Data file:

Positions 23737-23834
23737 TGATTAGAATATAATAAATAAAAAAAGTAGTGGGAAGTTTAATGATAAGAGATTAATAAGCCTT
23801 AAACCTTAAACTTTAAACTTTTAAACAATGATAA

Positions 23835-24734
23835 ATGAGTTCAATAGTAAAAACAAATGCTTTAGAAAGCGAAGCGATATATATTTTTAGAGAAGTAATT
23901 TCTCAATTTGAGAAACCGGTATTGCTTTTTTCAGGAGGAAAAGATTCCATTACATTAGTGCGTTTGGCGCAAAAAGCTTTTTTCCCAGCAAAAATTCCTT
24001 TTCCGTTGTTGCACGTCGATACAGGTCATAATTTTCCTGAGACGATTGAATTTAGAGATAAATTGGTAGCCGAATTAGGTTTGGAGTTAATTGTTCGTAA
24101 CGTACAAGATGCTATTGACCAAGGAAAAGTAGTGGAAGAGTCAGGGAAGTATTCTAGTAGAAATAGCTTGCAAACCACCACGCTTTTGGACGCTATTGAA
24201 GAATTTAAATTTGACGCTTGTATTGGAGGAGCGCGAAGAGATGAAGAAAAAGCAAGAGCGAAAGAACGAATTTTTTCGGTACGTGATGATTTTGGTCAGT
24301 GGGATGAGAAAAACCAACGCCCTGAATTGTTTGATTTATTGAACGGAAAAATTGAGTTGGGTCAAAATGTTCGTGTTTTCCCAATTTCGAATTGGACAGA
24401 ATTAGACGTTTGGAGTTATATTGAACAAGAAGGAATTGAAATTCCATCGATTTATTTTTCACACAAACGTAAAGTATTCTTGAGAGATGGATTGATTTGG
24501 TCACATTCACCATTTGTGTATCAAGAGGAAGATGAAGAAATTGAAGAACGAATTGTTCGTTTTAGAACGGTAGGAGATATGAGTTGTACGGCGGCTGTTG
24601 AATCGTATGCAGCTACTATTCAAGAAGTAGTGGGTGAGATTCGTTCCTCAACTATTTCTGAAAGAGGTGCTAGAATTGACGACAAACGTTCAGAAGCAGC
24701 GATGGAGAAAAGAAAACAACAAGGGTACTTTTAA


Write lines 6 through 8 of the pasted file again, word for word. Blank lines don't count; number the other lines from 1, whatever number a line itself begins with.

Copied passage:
23901 TCTCAATTTGAGAAACCGGTATTGCTTTTTTCAGGAGGAAAAGATTCCATTACATTAGTGCGTTTGGCGCAAAAAGCTTTTTTCCCAGCAAAAATTCCTT
24001 TTCCGTTGTTGCACGTCGATACAGGTCATAATTTTCCTGAGACGATTGAATTTAGAGATAAATTGGTAGCCGAATTAGGTTTGGAGTTAATTGTTCGTAA
24101 CGTACAAGATGCTATTGACCAAGGAAAAGTAGTGGAAGAGTCAGGGAAGTATTCTAGTAGAAATAGCTTGCAAACCACCACGCTTTTGGACGCTATTGAA